Should you have a travel bucket list? Or just travel?

anjaly thomas

Let’s start with, “I have no bucket list. I travel where fancy takes me.” This was probably the most popular sentiment until Covid 19 hit us – so does it change anything at all?

Although there are a large number of wannabe travelers who prefer to go the sanitized way – the ones who like making lists and working on it, one place/activity at a time (I’ll call them tourists), are they the better kind of travelers?

So who among the two categories is right? A true traveler? The impulsive, no-list kind of traveler or the conscious planner living in the future?

In my opinion, which is of course based on my experiences, I have had both. I will not go as far as calling it a “bucket list”, but I had a list alright, when I was growing up but it was not all about traveling. Some hardcore travelers admit that a bucket list denotes “dying,” preferring instead to think of travel as a life list, a series of guideposts that you decide upon to slowly shape the kind of life you want – like it did mine.

But again, there is a saying in the travelers’ circles – “whatever floats your boat.” Personally, I am of the opinion that, list or not, if you have the urge to travel, you will. In other words, where there is a will, there are many ways.

Let’s see what travelers have to say about their choices. Let me add a disclaimer here – there are no right answers to the question.

Why Vs why not

“For me, a bucket list is definitely necessary! Going through life, you learn about places and experiences that excite and inspire you, and this can happen every day – you could be reading a news story or magazine article, surfing the web, or talking to a friend or coworker. Whenever I learn about one of these things, I add it to my running ‘bucket list’ of places I want to visit and experiences I want to have. It becomes my personal guiding list of travel priorities, and I check it often while planning a new trip, to see if there are things on the list I can incorporate into my travels,” says US-based Samer Kawar. An architect, he has ticked 154 countries off his list and aims to cover them all soon enough.

“There are way too many amazing places to be visited and experiences to be had to go through life without a list – my brain simply doesn’t have the capacity to remember it all! But there is one downside to this bucket list system: even though I check things off after every trip, the list is always getting longer and longer!”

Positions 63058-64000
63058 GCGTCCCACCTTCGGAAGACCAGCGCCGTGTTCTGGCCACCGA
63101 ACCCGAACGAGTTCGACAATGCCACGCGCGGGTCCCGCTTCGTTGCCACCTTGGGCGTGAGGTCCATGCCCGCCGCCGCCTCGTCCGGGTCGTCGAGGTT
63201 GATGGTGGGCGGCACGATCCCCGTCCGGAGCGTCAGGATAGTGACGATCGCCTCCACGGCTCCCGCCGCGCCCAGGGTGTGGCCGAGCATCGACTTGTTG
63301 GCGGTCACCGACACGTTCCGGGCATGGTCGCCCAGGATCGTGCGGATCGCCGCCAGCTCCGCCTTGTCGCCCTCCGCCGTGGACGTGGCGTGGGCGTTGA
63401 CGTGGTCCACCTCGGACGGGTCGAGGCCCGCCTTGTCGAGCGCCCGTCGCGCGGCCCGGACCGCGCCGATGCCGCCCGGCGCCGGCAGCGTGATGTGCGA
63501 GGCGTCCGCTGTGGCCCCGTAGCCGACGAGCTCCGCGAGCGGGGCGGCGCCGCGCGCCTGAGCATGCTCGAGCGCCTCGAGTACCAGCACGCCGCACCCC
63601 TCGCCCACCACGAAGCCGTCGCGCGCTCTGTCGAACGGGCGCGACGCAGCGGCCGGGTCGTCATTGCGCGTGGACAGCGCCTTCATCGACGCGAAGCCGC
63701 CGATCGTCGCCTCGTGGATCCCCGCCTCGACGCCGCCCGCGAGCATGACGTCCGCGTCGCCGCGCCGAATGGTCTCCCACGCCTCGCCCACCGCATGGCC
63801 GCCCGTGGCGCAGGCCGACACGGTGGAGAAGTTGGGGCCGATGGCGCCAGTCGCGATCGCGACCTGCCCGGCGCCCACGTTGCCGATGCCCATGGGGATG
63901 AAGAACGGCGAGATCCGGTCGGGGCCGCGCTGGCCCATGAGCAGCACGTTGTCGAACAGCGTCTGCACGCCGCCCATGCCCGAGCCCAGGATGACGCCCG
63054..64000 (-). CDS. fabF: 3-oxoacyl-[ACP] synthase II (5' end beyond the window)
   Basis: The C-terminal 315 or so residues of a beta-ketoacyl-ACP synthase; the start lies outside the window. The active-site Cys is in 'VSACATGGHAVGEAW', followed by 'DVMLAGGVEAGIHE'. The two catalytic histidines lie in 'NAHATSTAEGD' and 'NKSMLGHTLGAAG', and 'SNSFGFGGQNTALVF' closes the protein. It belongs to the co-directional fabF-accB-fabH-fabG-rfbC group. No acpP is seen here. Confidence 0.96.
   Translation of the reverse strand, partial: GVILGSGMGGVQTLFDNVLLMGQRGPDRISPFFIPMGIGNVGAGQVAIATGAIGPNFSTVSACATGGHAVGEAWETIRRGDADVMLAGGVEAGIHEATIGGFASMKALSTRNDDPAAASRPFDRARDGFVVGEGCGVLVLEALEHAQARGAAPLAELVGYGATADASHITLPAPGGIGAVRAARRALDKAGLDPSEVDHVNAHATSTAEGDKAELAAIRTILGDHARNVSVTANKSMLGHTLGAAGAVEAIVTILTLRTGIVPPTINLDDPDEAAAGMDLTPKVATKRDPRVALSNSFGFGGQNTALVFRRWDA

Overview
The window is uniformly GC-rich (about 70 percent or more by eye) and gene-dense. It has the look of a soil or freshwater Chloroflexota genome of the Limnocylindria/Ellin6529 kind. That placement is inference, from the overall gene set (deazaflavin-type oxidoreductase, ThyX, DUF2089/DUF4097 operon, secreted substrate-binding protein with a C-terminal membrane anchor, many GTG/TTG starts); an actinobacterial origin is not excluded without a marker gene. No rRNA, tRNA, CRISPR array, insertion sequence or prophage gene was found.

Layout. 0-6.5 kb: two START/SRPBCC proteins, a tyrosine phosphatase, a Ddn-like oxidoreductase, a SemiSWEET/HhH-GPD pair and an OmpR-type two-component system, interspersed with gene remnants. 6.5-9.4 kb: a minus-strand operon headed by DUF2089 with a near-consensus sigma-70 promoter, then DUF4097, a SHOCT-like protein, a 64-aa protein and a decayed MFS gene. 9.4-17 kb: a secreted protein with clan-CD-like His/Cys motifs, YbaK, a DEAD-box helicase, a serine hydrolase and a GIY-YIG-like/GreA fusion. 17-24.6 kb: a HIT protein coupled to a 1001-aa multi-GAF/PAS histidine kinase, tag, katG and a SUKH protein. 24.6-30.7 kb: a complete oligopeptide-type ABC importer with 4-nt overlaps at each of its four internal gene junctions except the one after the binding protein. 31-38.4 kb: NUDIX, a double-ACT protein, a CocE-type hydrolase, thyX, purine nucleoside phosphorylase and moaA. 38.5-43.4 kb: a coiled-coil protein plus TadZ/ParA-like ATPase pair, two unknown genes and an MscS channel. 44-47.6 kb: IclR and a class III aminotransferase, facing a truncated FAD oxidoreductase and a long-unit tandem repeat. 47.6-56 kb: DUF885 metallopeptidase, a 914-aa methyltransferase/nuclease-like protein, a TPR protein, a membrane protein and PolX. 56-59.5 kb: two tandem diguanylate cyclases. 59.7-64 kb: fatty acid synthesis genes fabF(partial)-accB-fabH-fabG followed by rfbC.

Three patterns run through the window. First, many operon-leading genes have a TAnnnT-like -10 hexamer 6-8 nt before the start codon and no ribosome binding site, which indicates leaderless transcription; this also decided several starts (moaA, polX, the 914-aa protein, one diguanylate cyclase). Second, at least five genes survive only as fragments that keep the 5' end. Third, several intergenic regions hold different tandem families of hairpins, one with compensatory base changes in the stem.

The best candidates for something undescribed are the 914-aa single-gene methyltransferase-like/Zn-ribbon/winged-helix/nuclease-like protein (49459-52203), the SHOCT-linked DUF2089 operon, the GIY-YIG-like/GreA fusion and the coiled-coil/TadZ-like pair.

Kayla Diamond from South Africa is of a different opinion. “I’m half yes and half no. On one hand, I loved making my little travel vision board. I look at it every day and know I need to make decisions and take action to make those dreams a reality. But on the other hand, there are a lot of incredible moments that lists and boards just can’t prepare you for! Some things I don’t even add to the list until I’m doing it / traveling there. It’s all part of the fun,” says she.

“For me, a bucket list is for the dying. Instead I’d spend time thinking about a life list, a series of guideposts that you decide upon to slowly shape the kind of life you want,” says Sara Bearchell, a former corporate champion who now travels the world teaching English.

sara Bearchell
Sara Bearchell travels around the world teaching English.

“To make a travel checklist of sites to see entirely misses the point of traveling. All of those pretty photos in front of the Eiffel Tower don’t actually enrich your life. It’s just about showing off and getting likes. Travel is about meeting people, experiencing a different way of life, and realizing that we’re all one and the same deep down inside, and nothing that we think matters actually matters. A travel check/bucket list of places to see keeps you tied to social media and materialism and prevents you from growing. So instead, what would a growth-oriented life list look like? What are meaningful places and experiences for you? What do you want to learn? Let’s write that one down,” she adds.

IT Professional and blogger Shrinidhi Hande (India) has a list which he calls the ‘ticket-list’. His reasons are purely practical. “I’ve mastered the art of booking flight tickets at their lowest possible fares and usually months in advance during airline because having a ticket well in advance gives me a motivation to plan and travel, whereas a bucket list will take ages to materialize, if you aren’t serious enough to plan, book and execute your travel dreams,” he says.

Common theories against bucket lists

Tunnel Vision syndrome

If you arrive in Kenya fixated on that seeing the lions, you’re a lot less apt to notice the wildebeest herds.  When you design an entire trip out of crossing off one specific activity, you automatically make that activity the “purpose” of the trip. Consequently, you’re more likely to turn down any little side adventure, attraction, or spontaneous offer that steals time away from the trip’s “purpose.”